Review of 'A lesson before Dying' by Ernest J. Gaines
" I was not there, yet I was there"
Author: Ernest J. Gaines
Price: Pound 8.99
Publisher: Serpents Tail
In a small Cajun community in the late 1940s, a young black man named Jefferson witnesses a liquor store shootout in which three men are killed. The only survivor, he is convicted of murder and sentenced to death.
Gaines explores the deep prejudice of the American South in the tradition of Harper Lee's To Kill A Mockingbird and Toni Morrison's Beloved. A Lesson Before Dying is a richly compassionate and deeply moving novel, the story of a young black man sentenced to death for a murder he did not commit, and a teacher who hopes to ease his burden before the execution.
I had to read this book for school and first I thought I would like it a lot, but sadly I didn’t. So the story itself or rather the thought about it is quite great, but the author made something boring out of it.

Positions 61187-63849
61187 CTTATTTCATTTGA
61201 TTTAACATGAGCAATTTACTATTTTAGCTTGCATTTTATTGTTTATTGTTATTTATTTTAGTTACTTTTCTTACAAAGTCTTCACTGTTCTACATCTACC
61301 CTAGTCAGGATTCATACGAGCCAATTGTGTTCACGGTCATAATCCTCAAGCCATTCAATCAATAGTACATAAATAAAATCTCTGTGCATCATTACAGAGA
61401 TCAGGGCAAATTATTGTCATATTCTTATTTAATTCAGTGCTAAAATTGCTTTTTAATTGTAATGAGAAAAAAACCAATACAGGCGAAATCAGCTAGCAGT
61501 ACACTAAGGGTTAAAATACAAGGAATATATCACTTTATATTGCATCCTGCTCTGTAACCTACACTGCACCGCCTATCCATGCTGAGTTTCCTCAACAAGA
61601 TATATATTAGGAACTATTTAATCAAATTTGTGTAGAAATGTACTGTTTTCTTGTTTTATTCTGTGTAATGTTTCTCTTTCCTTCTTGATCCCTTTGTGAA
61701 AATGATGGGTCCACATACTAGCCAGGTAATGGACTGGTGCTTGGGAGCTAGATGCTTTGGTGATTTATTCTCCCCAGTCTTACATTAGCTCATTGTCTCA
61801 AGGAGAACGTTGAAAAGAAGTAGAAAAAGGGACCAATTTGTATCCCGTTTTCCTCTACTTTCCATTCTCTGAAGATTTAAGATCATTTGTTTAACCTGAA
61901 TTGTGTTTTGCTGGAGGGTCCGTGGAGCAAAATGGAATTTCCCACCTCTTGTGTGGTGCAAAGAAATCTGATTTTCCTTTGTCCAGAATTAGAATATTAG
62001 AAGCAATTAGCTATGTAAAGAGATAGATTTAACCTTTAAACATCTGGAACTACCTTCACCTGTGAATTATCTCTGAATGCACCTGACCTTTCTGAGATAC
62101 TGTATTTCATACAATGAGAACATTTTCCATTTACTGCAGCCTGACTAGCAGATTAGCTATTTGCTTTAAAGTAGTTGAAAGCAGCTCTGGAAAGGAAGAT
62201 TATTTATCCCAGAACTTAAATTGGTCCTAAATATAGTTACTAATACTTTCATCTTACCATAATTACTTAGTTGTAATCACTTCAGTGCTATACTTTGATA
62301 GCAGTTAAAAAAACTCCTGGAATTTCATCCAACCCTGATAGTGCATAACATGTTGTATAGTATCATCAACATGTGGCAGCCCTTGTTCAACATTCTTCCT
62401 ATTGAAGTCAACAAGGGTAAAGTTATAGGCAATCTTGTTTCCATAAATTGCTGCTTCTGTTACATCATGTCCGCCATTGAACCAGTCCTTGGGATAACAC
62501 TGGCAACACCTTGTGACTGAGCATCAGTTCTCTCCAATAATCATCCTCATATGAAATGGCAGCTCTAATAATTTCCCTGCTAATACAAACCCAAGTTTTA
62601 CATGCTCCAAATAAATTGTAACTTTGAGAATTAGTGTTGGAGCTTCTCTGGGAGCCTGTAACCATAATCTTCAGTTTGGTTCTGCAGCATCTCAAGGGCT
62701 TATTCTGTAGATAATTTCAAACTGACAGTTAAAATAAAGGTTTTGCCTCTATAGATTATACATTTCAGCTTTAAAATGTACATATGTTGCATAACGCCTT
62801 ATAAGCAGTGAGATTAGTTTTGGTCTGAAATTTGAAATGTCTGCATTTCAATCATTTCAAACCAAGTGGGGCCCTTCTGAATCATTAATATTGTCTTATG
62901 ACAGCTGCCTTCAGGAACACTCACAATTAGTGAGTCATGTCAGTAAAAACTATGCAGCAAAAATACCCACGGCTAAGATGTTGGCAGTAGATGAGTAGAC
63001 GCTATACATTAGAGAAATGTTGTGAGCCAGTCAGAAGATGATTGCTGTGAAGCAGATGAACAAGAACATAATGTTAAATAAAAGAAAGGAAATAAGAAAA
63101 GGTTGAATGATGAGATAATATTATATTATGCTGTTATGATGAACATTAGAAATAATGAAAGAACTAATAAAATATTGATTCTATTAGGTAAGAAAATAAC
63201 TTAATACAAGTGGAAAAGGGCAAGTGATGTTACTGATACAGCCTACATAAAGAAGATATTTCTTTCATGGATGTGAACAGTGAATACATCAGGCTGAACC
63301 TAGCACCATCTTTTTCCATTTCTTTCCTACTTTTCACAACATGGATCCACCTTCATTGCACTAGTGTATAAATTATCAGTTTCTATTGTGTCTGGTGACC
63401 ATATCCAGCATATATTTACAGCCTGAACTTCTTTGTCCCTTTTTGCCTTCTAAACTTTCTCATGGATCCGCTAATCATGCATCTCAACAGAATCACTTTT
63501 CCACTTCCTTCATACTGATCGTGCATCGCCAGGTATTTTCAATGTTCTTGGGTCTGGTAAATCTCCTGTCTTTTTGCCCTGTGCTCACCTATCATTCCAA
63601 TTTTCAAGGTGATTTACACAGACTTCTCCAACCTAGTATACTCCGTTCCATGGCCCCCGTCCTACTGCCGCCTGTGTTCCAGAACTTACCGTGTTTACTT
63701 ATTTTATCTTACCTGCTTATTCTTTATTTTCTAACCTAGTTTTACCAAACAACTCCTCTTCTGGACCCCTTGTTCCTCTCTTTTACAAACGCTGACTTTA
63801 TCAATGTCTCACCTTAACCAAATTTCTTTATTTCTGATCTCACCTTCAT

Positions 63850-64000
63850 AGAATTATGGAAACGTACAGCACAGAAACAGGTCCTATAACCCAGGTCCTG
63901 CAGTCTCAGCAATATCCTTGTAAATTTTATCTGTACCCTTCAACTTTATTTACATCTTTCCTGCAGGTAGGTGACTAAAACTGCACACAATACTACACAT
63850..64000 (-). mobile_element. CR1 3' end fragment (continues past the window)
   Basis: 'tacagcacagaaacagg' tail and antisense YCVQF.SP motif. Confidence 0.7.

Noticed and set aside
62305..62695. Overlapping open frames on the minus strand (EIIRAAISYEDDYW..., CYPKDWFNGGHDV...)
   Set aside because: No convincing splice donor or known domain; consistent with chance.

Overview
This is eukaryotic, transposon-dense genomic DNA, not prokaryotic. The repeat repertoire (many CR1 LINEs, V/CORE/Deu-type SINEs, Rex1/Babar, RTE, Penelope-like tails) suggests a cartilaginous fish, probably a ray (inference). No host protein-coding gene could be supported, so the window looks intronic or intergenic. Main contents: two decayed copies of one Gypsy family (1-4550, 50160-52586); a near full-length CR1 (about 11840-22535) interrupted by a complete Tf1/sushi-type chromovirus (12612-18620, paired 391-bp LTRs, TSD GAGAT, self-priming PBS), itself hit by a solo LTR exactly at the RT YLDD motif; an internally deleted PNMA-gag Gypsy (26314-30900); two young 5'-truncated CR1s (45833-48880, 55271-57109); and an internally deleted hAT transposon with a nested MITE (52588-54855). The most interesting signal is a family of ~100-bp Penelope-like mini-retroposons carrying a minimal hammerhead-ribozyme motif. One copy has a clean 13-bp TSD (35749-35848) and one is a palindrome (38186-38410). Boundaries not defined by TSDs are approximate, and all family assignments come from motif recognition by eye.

So when you think about the fact that a black boy is falsely accused of a robbery and a murder and sentenced to death and then there is a teacher who is supposed to make a man out of him before he dies, it rather sound like a moving story and the beginning of a new great friendship, than something boring.
But that is what it was it for me: boring. I think it was the leak of action and that almost everything is repeated quite often or happens quite similar.
So Grant Wiggins is an average protagonist, nothing special but the author made the best out of it I guess and at some points he surprised me a lot, when he did act in a way I didn’t expect at all, but that doesn’t make the book great.
So I can just recommend it, when you are REALLY interested in the unfair treating of black people because it isn’t one of the spectacular stories but rather one of the common cases that happened a lot then.
Get the book here: Amazon.co.uk
Source of Plot: https://www.hugendubel.de/de/ebook/ernest_j_gaines-a_lesson_before_dying-24362073-produkt-details.html?searchId=665255929